"This book is clear, easy to navigate and full of examples that everyone will relate to. It addresses issues which are at the heart of people's experience of the workplace and will help to build more effective working relationships, which are fundamental to service delivery in any organisation."
Jan Barker, Learning and Development Officer, Birmingham City Council

"Managing difficult conversations dealing with differences in opinion at work is a universal concern. More than 10 years ago Mel Myers introduced managers at Delcam to a reflective approach to dealing with issues in response to our problems in managing change in a growing organisation. Together we learnt the value of taking an open approach to discussions, recognising the need to promote partnership and exchange of all relevant information. We gained an understanding that we should question assumptions about colleagues' reactions when formulating our response. We found that this considered approach brought genuine benefits in supporting change with less stress. These concepts helped us maintain the open culture that is essential in a growing young company.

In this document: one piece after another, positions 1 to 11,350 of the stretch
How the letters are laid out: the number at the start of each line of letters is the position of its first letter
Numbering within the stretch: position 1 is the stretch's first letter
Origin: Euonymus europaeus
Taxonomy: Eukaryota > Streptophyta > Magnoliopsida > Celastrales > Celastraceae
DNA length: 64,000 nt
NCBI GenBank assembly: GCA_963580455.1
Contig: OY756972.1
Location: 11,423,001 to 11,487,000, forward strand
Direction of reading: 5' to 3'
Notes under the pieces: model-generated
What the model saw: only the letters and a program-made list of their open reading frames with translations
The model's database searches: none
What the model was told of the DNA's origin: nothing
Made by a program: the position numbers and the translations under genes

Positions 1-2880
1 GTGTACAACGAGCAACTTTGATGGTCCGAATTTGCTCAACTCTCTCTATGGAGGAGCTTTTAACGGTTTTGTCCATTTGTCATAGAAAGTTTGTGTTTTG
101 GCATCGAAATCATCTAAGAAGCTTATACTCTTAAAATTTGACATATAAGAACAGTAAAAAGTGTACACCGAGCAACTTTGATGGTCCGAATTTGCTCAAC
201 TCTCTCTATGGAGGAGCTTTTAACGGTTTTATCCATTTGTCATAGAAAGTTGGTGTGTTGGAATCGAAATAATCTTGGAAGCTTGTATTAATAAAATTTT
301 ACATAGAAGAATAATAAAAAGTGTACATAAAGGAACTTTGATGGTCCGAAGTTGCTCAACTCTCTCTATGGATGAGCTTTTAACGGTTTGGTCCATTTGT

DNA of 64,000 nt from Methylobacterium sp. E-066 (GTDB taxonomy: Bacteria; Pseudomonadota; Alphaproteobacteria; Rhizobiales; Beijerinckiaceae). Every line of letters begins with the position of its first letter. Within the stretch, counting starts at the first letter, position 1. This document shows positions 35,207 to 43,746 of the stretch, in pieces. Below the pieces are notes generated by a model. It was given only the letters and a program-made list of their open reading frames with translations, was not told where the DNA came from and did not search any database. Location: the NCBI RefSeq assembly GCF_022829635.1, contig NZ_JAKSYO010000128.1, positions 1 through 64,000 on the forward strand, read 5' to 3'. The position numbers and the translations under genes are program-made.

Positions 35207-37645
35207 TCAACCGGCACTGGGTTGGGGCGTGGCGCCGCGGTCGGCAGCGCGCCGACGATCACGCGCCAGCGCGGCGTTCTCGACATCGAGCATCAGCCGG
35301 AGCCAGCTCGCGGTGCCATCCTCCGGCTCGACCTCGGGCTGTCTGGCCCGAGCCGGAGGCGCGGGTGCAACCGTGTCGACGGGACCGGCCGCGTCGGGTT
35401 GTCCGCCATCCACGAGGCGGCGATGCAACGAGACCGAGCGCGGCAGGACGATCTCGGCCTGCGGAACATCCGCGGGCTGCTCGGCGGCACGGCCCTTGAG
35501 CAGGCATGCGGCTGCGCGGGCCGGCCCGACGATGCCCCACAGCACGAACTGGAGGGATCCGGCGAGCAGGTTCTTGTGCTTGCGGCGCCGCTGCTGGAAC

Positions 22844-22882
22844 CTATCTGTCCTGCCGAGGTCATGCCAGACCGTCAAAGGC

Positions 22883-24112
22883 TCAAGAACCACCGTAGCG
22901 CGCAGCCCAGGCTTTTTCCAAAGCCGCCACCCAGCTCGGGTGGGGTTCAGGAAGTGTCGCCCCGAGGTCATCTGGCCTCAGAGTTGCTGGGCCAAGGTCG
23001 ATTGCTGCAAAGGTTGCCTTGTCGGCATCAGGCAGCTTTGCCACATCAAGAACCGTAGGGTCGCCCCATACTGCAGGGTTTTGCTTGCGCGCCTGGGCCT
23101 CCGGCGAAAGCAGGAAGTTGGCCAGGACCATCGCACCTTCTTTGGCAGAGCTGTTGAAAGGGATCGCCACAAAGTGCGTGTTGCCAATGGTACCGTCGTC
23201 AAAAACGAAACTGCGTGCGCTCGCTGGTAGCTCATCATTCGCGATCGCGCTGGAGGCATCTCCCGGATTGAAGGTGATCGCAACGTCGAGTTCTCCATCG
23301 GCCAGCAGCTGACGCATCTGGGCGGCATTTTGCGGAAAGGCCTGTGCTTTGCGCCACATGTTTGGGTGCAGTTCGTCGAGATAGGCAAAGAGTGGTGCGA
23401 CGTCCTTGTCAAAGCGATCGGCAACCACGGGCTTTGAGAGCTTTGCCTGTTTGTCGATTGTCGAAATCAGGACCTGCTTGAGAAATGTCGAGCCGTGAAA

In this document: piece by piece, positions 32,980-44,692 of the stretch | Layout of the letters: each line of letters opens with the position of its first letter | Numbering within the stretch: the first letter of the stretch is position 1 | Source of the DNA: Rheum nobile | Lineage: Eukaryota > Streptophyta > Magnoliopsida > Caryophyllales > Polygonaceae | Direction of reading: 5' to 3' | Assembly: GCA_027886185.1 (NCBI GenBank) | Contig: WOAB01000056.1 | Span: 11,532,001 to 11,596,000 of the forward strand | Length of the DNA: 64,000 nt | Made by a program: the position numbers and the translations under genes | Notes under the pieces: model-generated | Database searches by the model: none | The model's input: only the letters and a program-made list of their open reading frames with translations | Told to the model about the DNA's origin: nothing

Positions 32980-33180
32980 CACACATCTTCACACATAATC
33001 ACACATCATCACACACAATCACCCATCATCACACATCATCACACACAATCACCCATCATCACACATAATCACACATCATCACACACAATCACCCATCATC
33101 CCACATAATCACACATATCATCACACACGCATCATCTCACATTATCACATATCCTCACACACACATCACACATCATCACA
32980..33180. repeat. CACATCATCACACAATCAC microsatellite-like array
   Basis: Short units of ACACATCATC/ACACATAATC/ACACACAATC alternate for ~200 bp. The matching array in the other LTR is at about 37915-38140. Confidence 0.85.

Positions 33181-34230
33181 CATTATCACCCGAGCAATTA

In this book Sue Clark and Mel Myers provide an excellent insight into the problems of having difficult conversations and using a reflective approach to manage these successfully. The annotated examples are a particularly helpful aid to understanding. Readers should keep this book close to hand to help find guidance for a forthcoming difficult discussion and to help reflect on and learn from the experience of a tough episode at work."
Ed Lambourne, Technical Director, Delcam plc

"This book addresses in a practical and helpful way a set of techniques designed to make various difficult conversations not only easier but also developmental and helpful. A more open and learning approach emphasises that whilst no-body would claim such conversations could be made easy they can often be much better. There is a lot of practical advice and some theory to help us do a better job in a critical area of effective management."
Robin Wensley, Professor of Policy and Marketing, Warwick Business School, Warwick University